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Molecular, Cellular, and Nanoscale Bioengineering Group

Many perturbations in cellular physiology, particularly at the genomic and proteomic levels, are transient in nature and thus frequently overlooked by traditional molecular techniques. The overarching theme in this group is to develop miniaturized platforms to modulate and monitor cell and tissue behavior in the context of normal and pathological states. We complement this empirical approach with mathematical models to develop functions that correlate stimulus patterns to cell/tissue response. We have invested significant effort in the development of tools to enable real-time monitoring of intracellular phenomena in mono- or multi-cellular systems. Specifically, we have engineered a large library of reporter cell lines, which act as living reagents to monitor critical components of the cellular transcriptional network and other cell signaling pathways. By culturing these reporters in microfabricated arrays, we have produced "Living Cell Arrays" that enable us to exert exquisite control over the cellular microenvironment while characterizing complex cellular responses in real-time. Another thrust of this group is to develop dynamic tissue systems, in which compartments containing complete tissue constructs (either synthetic or tissue slices), are connected via microcahnnels in order to allow in vivo-like communication. Finally, various projects are ongoing in which nanoparticles are being used for diagnosis and therapy.

Examples of ongoing projects include:

  • Continuous-flow microfluidic device for real-time detection of cellular secretions
  • Microfluidic platforms to study heterotypic cell interactions that mediate inflammatory and metabolic processes on a cellular level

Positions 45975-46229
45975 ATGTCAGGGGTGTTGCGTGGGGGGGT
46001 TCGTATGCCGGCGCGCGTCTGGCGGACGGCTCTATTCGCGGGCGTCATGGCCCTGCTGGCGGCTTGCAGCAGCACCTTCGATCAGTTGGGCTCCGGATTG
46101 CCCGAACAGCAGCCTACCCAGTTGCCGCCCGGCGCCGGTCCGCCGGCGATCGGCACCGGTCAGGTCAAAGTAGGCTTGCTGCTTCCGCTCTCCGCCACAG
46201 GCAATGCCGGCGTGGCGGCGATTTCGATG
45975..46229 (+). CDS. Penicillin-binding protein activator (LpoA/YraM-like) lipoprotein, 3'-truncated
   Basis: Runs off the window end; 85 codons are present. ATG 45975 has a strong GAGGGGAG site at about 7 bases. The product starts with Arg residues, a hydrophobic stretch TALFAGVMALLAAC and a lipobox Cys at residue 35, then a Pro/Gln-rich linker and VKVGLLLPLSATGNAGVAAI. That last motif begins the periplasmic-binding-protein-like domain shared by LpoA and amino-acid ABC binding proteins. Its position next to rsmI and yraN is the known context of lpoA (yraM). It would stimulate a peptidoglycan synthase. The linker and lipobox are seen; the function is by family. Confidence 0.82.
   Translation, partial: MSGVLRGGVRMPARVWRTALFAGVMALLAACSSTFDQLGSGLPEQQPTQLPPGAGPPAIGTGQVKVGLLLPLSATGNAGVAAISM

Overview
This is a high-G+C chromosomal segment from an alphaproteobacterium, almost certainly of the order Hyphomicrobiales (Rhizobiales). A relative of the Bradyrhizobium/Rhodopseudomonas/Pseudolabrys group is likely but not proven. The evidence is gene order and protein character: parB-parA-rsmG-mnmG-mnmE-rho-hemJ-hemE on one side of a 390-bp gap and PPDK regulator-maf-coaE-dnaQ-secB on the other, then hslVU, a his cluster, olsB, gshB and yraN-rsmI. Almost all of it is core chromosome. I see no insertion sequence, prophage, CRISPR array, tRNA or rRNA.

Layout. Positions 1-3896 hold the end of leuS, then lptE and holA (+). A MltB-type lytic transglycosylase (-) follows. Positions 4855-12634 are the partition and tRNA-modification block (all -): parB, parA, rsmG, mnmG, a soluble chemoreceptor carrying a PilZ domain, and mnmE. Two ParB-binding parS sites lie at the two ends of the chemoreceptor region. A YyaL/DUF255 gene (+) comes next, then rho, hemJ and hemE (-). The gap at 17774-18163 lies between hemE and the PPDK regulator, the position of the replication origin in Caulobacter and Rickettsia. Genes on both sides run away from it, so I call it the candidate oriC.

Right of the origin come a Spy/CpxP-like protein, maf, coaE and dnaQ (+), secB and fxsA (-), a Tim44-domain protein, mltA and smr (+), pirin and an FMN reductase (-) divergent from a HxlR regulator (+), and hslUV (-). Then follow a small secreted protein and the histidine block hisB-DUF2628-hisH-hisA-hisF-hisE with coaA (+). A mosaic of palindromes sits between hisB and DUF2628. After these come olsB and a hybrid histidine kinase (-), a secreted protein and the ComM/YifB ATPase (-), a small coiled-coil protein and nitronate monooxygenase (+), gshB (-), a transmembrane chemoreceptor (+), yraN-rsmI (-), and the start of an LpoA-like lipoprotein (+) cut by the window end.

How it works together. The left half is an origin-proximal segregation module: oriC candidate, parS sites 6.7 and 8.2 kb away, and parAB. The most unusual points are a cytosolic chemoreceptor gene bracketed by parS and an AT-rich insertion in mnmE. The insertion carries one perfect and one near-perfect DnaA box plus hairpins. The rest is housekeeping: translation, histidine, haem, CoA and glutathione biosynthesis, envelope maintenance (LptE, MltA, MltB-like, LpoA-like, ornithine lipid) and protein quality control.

• Rapid analysis of cell secretions and rare surface proteins in microdroplets on a single-cell level
  • High-sensitivity nanostructured metal electrodes for neural electrophysiology applications
  • Microplatforms for studying communication between organotypic brain slices in the context of epilepsy (Brain-on-a-chip)
  • Allergy-on-a-Chip: a microdevice for assessing chemical sensitization
  • Efficient viral and non-viral protein and oligonucleotide delivery to cells
  • Microfluidic system for detection of autoantibodies for early diagnosis of diabetes


Representative Publications:

  • Koria P, Yagi H, Megeed Z, Nahmias Y, Sheridan R, Yarmush ML. Self assembling elastin-growth factor chimeric nanoparticles for the treatment of chronic wounds. Proc Nat’l Acad Sci 2011; 108: 1034-9
  • Konry T, Dominguez-Villar M, Baecher-Allan C, Hafler DA, Yarmush ML. Droplet-based microfluidic platforms for single T cell secretion analysis of IL-10 cytokine. Biosensors and Bioelectronics 2011; 26: 2707.
  • Konry T, Smolina I, Yarmush JM, Irimia D, Yarmush ML. Ultrasensitive Detection of Low-Abundance Surface-Marker Protein Using Isothermal Rolling Circle Amplification in a Microfluidic Nanoliter Platform. Small 2011; 7: 395.
  • Seker E, Berdichevsky Y, Begley M, Reed ML, Staley KJ, Yarmush ML. The fabrication of low-impedance nanoporous gold multiple-electrode arrays for neural electrophysiology studies Nanotechnology 2010; 12: 125504.
  • Berdichevsky Y, Staley KJ, Yarmush ML. Building and manipulating neural pathways with microfluidics. Lab on a Chip 2010; 10: 999.
  • Patel S, King KR, Yarmush ML. DNA-triggered innate immune responses are propagated by gap junction communication. Proc Nat’l Acad Sci 2009; 106: 12867-72.
  • Roach KL, King KR, Uygun Basak, Kohane IS, Yarmush ML, Toner M. High throughput single cell bioinformatics. Biotechnol Prog 2009; 25: 1772-1779.
  • Yarmush ML, King KR.  Living Cell Microarrays. Annual Rev Biomed Eng2009; 11: 235.
  • King KR, Wang S, Jayaraman A, Yarmush ML, Toner M. Microfluidic flow-encoded switching for parallel control of dynamic cellular microenvironments. Lab on a Chip 2008; 8: 107.
  • King KR, Wang, S, Irimia D, JayaramanA, TonerM, Yarmush ML. A high-throughput microfluidic real-time gene expression living cell array.  Lab on a Chip 2007; 7: 77.

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